Both the green top and the white bulb are edible, so once you've discarded any dirty or yellow bits, it's up to you, but here are some suggestions.
If it's something like a stir fry, use all of it. Generally if it's going to be cooked in with other ingredients this works, but you might have to chop very finely is some cases. I sometimes use spring onions in ...
Your existing solution is the best I know of.
It preserve the vegetables (or fruit) for a long time. 2 weeks are impossible at room temperature.
You also get them frozen at the time of making the smoothie. Assuming that you want a cool smoothie, starting with half the mass frozen is very beneficial, because the blender heats the ingredients while pureeing ...
The party line from Still Tasty is to:
Cut out the stems, wash, and blanche for about 2 minutes
Store in freezer bags with as little air as possible
They indicate you will get about a year of storage from this method.
That being said, the method you propose is well known for herbs, and kale is certainly much heartier than an herb. It should work very ...
It is possible to do at home, but it is very labor intensive and requires equipment that most people don't have at home.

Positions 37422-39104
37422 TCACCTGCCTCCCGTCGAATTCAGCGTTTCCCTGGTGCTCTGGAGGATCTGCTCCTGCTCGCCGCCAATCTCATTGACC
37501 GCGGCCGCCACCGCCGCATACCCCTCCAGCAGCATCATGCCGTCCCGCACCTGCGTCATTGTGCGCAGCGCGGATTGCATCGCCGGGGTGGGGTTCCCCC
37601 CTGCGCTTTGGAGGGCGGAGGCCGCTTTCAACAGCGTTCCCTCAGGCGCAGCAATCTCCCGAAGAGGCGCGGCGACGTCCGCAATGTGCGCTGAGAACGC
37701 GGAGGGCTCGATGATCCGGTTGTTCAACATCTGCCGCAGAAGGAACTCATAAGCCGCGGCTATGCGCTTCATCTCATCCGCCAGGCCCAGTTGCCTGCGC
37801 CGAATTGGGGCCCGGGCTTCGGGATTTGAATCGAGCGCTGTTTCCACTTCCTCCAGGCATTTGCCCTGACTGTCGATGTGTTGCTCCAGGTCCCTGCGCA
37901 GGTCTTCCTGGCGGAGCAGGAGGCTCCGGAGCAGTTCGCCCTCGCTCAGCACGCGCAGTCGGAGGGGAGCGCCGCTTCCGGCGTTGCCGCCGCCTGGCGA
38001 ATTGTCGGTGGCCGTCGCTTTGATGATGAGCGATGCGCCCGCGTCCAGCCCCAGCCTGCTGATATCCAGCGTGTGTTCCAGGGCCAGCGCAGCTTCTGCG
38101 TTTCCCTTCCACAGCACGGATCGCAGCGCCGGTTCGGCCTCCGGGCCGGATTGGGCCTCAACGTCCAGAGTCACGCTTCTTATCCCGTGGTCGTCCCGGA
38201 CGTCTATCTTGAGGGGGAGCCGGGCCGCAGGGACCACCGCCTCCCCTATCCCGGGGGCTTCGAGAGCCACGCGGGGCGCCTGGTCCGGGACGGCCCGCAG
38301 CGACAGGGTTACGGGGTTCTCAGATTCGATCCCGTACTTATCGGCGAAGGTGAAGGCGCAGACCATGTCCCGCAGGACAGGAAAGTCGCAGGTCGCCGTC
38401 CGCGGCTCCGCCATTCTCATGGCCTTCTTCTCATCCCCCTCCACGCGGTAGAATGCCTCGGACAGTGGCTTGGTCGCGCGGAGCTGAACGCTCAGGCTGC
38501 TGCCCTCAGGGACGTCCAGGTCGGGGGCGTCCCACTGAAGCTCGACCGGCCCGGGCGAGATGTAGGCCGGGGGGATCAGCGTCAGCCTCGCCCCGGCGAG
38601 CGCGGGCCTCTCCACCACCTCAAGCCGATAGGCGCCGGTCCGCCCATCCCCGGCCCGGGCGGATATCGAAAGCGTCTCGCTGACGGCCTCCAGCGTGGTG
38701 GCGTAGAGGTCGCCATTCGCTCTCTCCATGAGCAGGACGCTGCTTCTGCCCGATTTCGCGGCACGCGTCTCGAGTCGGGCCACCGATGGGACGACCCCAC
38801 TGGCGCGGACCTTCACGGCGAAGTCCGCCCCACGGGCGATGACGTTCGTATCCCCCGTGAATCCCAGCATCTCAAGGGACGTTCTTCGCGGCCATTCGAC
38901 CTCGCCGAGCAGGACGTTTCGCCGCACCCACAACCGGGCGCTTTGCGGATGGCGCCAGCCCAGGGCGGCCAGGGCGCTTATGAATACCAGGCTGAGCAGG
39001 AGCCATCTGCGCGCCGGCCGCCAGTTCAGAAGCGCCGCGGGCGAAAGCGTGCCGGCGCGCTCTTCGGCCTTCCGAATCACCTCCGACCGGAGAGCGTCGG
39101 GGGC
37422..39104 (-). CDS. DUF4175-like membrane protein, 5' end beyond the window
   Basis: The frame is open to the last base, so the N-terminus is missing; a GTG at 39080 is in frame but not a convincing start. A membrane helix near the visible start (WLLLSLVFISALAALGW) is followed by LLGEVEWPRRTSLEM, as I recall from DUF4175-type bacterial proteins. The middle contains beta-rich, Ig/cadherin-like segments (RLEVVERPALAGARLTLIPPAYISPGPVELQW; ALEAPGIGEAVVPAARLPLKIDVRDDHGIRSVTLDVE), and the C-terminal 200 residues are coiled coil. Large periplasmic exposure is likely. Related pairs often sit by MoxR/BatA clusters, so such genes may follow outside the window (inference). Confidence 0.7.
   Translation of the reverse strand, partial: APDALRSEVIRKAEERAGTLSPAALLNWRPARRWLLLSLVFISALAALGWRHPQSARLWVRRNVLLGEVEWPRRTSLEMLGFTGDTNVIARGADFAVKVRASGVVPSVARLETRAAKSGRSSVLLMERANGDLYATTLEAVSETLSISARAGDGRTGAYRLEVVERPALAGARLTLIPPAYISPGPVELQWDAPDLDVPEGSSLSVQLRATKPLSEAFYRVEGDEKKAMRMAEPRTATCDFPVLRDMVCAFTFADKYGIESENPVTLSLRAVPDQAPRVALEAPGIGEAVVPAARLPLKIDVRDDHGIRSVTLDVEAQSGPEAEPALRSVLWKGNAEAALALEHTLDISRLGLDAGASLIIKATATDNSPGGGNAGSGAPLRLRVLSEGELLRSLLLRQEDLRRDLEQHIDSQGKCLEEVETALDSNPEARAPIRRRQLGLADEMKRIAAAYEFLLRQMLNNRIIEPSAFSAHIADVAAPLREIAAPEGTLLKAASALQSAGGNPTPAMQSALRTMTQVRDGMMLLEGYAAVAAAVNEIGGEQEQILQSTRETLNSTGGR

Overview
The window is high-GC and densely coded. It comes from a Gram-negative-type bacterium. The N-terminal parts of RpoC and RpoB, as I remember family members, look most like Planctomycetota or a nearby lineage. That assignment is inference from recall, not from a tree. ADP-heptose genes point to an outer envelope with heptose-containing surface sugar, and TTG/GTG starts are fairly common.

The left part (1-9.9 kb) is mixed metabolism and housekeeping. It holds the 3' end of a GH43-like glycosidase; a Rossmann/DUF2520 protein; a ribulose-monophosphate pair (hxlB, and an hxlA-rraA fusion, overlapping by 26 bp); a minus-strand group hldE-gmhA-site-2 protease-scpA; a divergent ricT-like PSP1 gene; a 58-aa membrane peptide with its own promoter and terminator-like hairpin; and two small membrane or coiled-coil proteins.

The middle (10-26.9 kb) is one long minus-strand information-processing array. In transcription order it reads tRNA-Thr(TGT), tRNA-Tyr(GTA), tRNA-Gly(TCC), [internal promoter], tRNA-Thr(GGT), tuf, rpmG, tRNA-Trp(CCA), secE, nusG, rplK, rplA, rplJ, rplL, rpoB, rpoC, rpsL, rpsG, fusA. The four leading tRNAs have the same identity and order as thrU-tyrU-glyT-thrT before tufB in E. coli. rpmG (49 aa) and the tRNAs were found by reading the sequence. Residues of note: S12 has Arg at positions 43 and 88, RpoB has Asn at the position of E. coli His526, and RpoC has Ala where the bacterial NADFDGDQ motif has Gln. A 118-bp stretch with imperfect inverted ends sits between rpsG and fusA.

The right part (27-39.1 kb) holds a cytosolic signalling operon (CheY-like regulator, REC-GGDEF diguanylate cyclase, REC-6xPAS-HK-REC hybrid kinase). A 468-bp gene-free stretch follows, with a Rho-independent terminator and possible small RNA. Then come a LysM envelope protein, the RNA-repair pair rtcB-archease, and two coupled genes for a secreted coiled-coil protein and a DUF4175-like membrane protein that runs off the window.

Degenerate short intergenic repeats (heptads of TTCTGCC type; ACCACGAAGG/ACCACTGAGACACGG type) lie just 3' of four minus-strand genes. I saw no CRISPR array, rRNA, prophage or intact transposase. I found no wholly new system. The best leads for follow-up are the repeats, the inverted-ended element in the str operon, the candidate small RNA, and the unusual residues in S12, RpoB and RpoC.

The first major step is to produce tapioca starch (ie tapioca flour). The cassava must be cleaned and peeled, then finely grated or milled to break the cell walls and expose the starch. This mass is then washed in a large amount of ...
By your description I would say it's taro or 芋头 (yu tao) in chinese
It can be bought in most chinese supermarkets
For more info http://www.merriam-webster.com/...
Assuming that you have Glycyrrhiza glabra, the glycyrrhizin content should be somewhere less than 25% of the content - which is plenty for an extraction, and means you won't need a whole bunch of root and specialist techniques to extract it.
A quick google search leads me to believe that the procedures for extraction of the glycyrrhizin are fairly simple - ...
木薯 (pronounced mù shǔ, literally translated as wood tuber) seems to be nothing other than cassava / maniok / tapioca. Did it look like this?
by Amada44, source
Often only the products made by cassava starch or the starch itself is called tapioca.
In Germany you can find cassava in asian grocery stores but in large "normal" grocery stores, too. I guess ...
I think that they'd be safe, presuming they're free of mold. However, I'd imagine that the flavor of the roots have likely diminished. Give them a try, let us know how the flavor was after four years in a cardboard box.